The organization reached out to Vigil to gauge his interest in a scholarship learning from the pair. Now in their 70s, the two aging artists were making strides to ensure their knowledge was passed down to a new generation of creators. Art lessons were accompanied by tales of the past that included Kahlo, Rivera, and friends such as Leon Trotsky. There, he learned the complicated and time-consuming process of fresco painting.

A surface is rough plastered with a mix of lime, sand, and cement. On average, a layer takes 10-12 hours to dry. A painter can go to work an hour into the drying process and usually has between seven to nine hours of time to complete their design. The art then needs 7-10 days between coats. If the painter messes up, they have to scrape off the layers and begin again.

“I’m a procrastinator but when the wall is wet, you have to paint,” says Vigil. “Each painting is a new experience. It doesn’t get old.”

Vigil is currently working on a new 2,500-plus square foot monumental fresco at the Albuquerque Convention Center.

Credit: Courtesy of Ximena N. Larkin

His new work tells the tale of New Mexico’s history as the oldest state in the U.S. to produce wine. He says the piece could take four to six years to complete. He’s currently in his second year.

The hours for the Torreón (where the fresco is housed) are Saturdays and Sundays from 12-5 p.m., plus it is open by appointment, which can be scheduled with Juanita Ramírez at Juanita.ramirez@state.nm.us or 505-383-4774. The NHCC presents concerts in the Torreón in partnership with the Pimentel & Sons Guitar Makers. The Torreón is available for rentals under certain circumstances and with some restrictions. 

READ: 20 Bizarre Nail Art Ideas That I Just Will Never Understand

Cautionary Tale: A Fresno Man Died During A Taco-Eating Contest And People Are Left Wondering How

Things That Matter

Cautionary Tale: A Fresno Man Died During A Taco-Eating Contest And People Are Left Wondering How

Hooplacatering / Instagram

Tacos are our witness. We’re guessing yours too. If we could only eat one kind of food for the rest of our lives, it would probably be tacos. The taco phenomenon has gone global, we’ve got Taco Tuesdays, a variety of tacos in every country, and taco accessories to fill our heart’s desire. But where’s the limit? Unfortunately, there is, in fact, a limit. 

A 41-year man died while participating in a taco-eating contest at a baseball in Fresno, Ca. 

According to news reports, Dana Hutchings was at the Grizzlies and the Memphis Redbirds game and entered a contest that took place between innings at Chukchansi Park. Hutchings had told his mom and sister that he would be participating in the taco-eating contest hours before it took place.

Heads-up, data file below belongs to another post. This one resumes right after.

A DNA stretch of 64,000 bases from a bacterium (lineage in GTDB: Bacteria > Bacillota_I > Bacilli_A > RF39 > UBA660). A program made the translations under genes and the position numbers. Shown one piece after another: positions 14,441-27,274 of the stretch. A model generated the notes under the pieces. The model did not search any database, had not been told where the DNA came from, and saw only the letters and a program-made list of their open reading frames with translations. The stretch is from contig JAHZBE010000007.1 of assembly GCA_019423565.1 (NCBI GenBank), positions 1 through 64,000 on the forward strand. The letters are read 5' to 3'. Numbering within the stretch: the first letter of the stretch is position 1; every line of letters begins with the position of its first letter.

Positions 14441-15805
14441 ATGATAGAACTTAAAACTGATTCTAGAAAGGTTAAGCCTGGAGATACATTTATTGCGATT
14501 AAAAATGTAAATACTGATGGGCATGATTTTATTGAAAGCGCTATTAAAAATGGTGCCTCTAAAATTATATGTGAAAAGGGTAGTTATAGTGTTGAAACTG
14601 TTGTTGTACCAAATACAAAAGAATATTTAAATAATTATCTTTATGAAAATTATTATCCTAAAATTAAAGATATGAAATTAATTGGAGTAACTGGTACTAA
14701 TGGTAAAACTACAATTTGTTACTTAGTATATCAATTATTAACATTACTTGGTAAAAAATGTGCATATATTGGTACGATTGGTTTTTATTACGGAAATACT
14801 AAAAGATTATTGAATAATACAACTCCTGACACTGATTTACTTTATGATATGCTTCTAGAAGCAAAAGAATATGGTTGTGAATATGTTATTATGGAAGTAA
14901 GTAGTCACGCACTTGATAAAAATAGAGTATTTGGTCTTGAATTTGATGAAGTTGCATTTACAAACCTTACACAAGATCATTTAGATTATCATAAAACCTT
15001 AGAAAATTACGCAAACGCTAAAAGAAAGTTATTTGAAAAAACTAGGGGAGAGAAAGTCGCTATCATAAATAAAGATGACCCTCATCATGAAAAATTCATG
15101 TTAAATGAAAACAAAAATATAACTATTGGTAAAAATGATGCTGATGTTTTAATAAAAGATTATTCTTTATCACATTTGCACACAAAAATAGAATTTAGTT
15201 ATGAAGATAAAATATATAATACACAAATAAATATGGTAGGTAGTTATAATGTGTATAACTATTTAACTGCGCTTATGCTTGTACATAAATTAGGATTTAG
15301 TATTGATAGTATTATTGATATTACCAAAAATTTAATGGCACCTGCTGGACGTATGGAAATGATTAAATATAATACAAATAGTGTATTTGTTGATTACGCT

The Fresno Bee reports that Hutchings went down seven minutes into the contest. 

During the contest, the man started choking. He fell and subsequently hit his head on the table. 

Credit: Instagram/@bodegasobe

According to CBS Sports, medical professionals performed CPR on him until the paramedics arrived. They pronounced him dead upon arriving at the Community Regional Medical Center. The autopsy with the cause of death has yet to be released. 

“He told us he was going to a taco eating contest, but we didn’t think something like this would happen,” his sister, Mecca Hutchings, told ABC30. His mother added, “He said my son wasn’t responding to anything. How they identified him was that he has a tattoo on his hand that says Dora.” 

One person that saw him eating the tacos noticed that Hutchings “was eating so fast compared to the other two (contestants),” Matthew Boylan told The Fresno Bee. He added, “It was like he’d never eaten before. He was just shoving the tacos down his mouth without chewing.”

It’s unclear how many other people were participating in the contest, or what type of taco they were consuming. 

Credit: Instagram/@hooplacatering

“We are devastated to learn that the fan that received medical attention following an event at Tuesday evening’s game has passed away,” the Grizzlies said in a statement provided by Deadspin. “The Fresno Grizzlies extend our heartfelt prayers and condolences to the family of Mr. Hutchings. The safety and security of our fans is our highest priority. We will work closely with local authorities and provide any helpful information that is requested.”

The contest, which occurred on Tuesday, was scheduled as a kick-off to the main event, Taco Truck Throwdown 9, that is set for Saturday. 

Credit: Instagram/@itsgonzilla

The taco party on Saturday includes a live musical performance by A.B. Quintanilla’s Kumbia Kings. There was also another taco eating-contest for that day, but they have since canceled that portion. 

Andy McMurray, a fan of the Grizzlies baseball team, said it was right for them to cancel the taco-eating contest after the tragic event that happened earlier this week. 

“It’s a sad thing to see happen because people are just trying to have fun. It’s sad to see, I think the Grizzlies acted in the appropriate way considering,” McMurray told ABC30.

Some people are not happy about the cancelation of Saturday’s taco-eating contest. 

The contest is being canceled out of respect and also out of concern. It is a freak and rare event that happened earlier this week, but imagine if someone else had an accident during the taco-eating contest? There could be serious repercussions for the event organizers. Instead, they should do some kind of tribute to Hutchings by having his family say some words about him. 

While this is no laughing matter, people on social media couldn’t help but see the irony of someone dying by eating such a tasty dish.

This is not the first time someone has died in a food-eating contest. These sorts of competitions shouldn’t be taken lightly. A lot of training goes into this competitive eating sport.

Do you think you’d rest in peace dying in such a way?

As much as we love tacos, we don’t believe this would be a good way to go. What do you think?

READ: These Wild Taco Creations Have Us Feeling All Sorts Of Ways